What are the benefits of establishing residency in México? This is a very common question from people considering a move to México. As we discussed in Eating the Elephant, there was a LOT for us to consider when we were planning our move to México. We were about to completely uproot our lives and move to a foreign country. For us personally, the most important matter to tackle first was to address the question of residency. This move was not something that we had just thought up on a whim, but rather something that was years in the making. We planned to be in México for the foreseeable future and as such our first order of business was to apply for residency visas.
If you’re just getting started, you may also want to read our Mexican Immigration & Visas – Getting Started post. There are essentially three ways that a foreigner (non-Mexican citizen) can enter and reside in México. There are other types of visas (i.e., student, humanitarian, adoption, etc.) but the following three are the most common types: 1)Tourist (Visitante) can visit the country for a maximum of up to 180 days at a time; 2) Temporary Resident (RT – Residente Temporal), you can reside in México for up to four years and exit and re-enter the country as you please and 3) Permanent Resident (RP – Residente Permanente), you can reside in México indefinitely and exit and re-enter the country as you please. The latter two, RT and RP, are considered residency visas.
For various reasons, we decided to apply for and were granted RT visas. So, that begs the question. What exactly are the benefits of obtaining a residency visa. In no particular order, here are 10 benefits of getting a RT or RP visa.
1) NATIONAL HEALTHCARE PROGRAMS
As discussed in Medical Insurance & Coverage in México, having residency opens up additional doors in regards to medical coverage. In addition to private medical insurance, as a RT or RP visa holder you are also eligible to participate in the Instituto Mexicano Del Seguro Social (IMSS) or Seguro Popular (SP) social security programs which provide medical care. IMSS provides private employers and employees with health, pensions and social security security services. However, RT and RP visa holders can opt into this program without being employed. SP is designed to cover individuals who are not enrolled or otherwise covered by the IMSS program.
2) INAPAM SENIOR DISCOUNT CARD
The Instituto Nacional de las Personas Adultas Mayores (INAPAM) is a federal agency that that is responsible for administering programs in support of Mexican senior citizens. If you are a RT or RP visa holder that is at least 60 years of age, you are eligible to receive an INAPAM card at no charge that entitles you to discounts with merchants and service providers across the country. You can read more about benefits and discounts in your local area as well as the requirements and process to obtain a card. Please note that some individuals with RT visa status have reported that they were unable to obtain the card, which is in direct contradiction to what their Web site states.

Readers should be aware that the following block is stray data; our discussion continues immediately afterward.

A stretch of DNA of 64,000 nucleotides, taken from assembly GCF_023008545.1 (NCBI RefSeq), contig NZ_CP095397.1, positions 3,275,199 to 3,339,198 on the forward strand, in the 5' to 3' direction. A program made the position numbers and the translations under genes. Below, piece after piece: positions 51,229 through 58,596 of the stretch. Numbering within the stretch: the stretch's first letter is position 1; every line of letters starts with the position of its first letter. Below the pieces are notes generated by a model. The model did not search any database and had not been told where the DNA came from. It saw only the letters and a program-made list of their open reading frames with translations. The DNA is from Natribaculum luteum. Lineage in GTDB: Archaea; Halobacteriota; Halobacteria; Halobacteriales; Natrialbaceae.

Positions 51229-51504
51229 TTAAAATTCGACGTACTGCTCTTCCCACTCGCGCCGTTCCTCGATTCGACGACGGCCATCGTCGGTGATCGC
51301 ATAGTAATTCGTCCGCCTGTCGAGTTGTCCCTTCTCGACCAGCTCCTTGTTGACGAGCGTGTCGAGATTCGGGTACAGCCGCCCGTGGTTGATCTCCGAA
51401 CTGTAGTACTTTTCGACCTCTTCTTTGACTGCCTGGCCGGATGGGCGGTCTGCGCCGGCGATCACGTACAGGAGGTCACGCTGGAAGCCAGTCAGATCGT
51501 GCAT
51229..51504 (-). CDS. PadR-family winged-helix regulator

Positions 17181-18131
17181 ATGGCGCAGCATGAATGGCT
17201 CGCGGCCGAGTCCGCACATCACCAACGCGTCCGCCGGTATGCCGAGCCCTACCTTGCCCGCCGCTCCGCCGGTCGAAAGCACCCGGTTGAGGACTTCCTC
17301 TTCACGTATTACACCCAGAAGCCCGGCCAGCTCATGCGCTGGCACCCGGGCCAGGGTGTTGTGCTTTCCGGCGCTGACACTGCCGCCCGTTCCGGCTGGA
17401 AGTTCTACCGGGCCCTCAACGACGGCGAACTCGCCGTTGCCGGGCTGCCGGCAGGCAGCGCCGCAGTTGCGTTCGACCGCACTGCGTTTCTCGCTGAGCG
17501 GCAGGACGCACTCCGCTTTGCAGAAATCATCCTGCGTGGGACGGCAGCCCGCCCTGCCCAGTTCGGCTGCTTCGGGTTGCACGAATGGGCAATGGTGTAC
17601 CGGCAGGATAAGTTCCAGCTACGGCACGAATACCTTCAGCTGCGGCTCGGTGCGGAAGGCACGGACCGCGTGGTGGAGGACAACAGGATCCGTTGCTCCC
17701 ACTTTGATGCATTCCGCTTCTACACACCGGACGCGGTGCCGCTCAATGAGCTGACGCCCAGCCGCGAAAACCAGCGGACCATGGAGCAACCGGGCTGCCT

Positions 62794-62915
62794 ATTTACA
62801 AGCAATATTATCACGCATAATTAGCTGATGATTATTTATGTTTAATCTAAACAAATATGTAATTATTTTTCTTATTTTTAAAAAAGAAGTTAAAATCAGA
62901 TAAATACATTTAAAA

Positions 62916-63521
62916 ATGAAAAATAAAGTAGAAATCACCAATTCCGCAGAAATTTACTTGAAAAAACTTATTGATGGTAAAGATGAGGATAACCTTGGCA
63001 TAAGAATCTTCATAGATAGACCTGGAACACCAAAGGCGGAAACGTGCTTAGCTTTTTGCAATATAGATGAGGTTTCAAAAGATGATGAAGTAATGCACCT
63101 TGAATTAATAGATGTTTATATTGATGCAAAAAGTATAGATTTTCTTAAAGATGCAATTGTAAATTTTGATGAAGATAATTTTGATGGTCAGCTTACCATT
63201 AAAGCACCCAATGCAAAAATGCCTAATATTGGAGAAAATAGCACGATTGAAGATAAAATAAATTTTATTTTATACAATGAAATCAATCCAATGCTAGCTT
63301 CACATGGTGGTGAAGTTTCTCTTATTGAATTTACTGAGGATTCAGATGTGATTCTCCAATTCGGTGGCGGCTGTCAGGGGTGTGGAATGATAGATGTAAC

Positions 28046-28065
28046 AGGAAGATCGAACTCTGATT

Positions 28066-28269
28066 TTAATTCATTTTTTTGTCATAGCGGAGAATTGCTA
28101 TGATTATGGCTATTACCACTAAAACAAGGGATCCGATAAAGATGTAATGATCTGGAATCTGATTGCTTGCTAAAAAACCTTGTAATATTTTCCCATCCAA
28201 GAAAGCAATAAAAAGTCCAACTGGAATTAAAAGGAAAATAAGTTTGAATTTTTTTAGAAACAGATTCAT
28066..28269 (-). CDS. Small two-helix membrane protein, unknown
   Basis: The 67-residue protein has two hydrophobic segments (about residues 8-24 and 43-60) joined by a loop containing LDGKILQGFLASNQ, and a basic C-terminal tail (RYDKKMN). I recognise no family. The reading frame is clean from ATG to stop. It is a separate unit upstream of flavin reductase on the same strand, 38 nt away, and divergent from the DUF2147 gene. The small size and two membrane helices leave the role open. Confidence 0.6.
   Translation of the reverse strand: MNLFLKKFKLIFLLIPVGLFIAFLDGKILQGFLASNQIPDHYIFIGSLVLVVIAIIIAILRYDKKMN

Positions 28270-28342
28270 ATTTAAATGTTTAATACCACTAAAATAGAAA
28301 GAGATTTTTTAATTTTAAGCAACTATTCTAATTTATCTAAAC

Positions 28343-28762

3) CAPITAL GAINS ON HOME SALE
As a RT or RP visa holder, you may be eligible to reduce your tax liability in regards to capital gains on the sale of your primary residence. You will need to meet certain requirements in order to be eligible for this tax exemption. Given that Mexican tax law is quite complex, you will need to seek professional advice from a notario público (notary public), which in México is a lawyer with advanced education and specialized work experience, or tax accountant. This is a major benefit and could potentially result in significant financial savings.
4) BANK ACCOUNT
As a RT or RP visa holder, you can open up a bank account. Though getting cash (i.e., from a foreign bank account) is rather easy and really not an issue, the main advantage of having a Mexican bank account is that it can make certain transactions such as paying utilities easier (i.e., auto debit via electronic transfer) to perform. Additionally, not all merchants and service providers in México accept foreign debit/credit cards. Though anecdotal, I have read and heard from numerous people across the country being able to open bank accounts without a RT or RP visa. I would consider this the exception rather than the rule. It is always best to check with each bank and branch as to their individual policies.